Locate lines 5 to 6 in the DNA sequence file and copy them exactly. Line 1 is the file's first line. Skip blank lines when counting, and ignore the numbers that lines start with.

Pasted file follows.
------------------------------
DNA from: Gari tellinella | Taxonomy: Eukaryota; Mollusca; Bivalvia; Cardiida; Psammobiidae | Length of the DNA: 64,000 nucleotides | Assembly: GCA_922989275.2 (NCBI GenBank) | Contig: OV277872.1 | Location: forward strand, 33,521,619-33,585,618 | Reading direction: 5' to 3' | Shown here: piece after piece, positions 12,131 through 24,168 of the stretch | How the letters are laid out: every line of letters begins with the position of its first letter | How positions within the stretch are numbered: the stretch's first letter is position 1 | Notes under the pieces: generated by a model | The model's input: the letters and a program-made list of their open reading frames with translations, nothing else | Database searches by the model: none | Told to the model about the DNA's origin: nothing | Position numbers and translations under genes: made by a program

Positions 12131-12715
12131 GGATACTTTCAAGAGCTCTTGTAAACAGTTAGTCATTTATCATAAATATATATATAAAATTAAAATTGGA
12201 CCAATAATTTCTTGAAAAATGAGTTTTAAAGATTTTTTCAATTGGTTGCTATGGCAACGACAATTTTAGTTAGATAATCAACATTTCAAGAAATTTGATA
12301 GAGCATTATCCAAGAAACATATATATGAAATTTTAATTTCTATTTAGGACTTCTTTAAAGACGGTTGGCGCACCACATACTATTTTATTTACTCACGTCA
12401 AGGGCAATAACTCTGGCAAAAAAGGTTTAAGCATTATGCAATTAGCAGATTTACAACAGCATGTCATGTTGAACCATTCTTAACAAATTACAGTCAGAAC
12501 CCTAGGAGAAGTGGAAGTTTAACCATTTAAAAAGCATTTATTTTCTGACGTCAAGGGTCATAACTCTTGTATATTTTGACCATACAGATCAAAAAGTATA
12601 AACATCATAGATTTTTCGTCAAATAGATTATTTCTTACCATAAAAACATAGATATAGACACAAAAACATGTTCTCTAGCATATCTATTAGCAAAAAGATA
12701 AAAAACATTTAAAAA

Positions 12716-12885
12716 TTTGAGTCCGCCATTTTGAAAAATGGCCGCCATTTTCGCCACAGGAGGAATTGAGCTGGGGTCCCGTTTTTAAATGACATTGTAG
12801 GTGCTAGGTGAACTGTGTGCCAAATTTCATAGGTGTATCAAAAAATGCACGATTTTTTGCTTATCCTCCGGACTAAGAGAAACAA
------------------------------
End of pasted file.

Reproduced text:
12301 GAGCATTATCCAAGAAACATATATATGAAATTTTAATTTCTATTTAGGACTTCTTTAAAGACGGTTGGCGCACCACATACTATTTTATTTACTCACGTCA
12401 AGGGCAATAACTCTGGCAAAAAAGGTTTAAGCATTATGCAATTAGCAGATTTACAACAGCATGTCATGTTGAACCATTCTTAACAAATTACAGTCAGAAC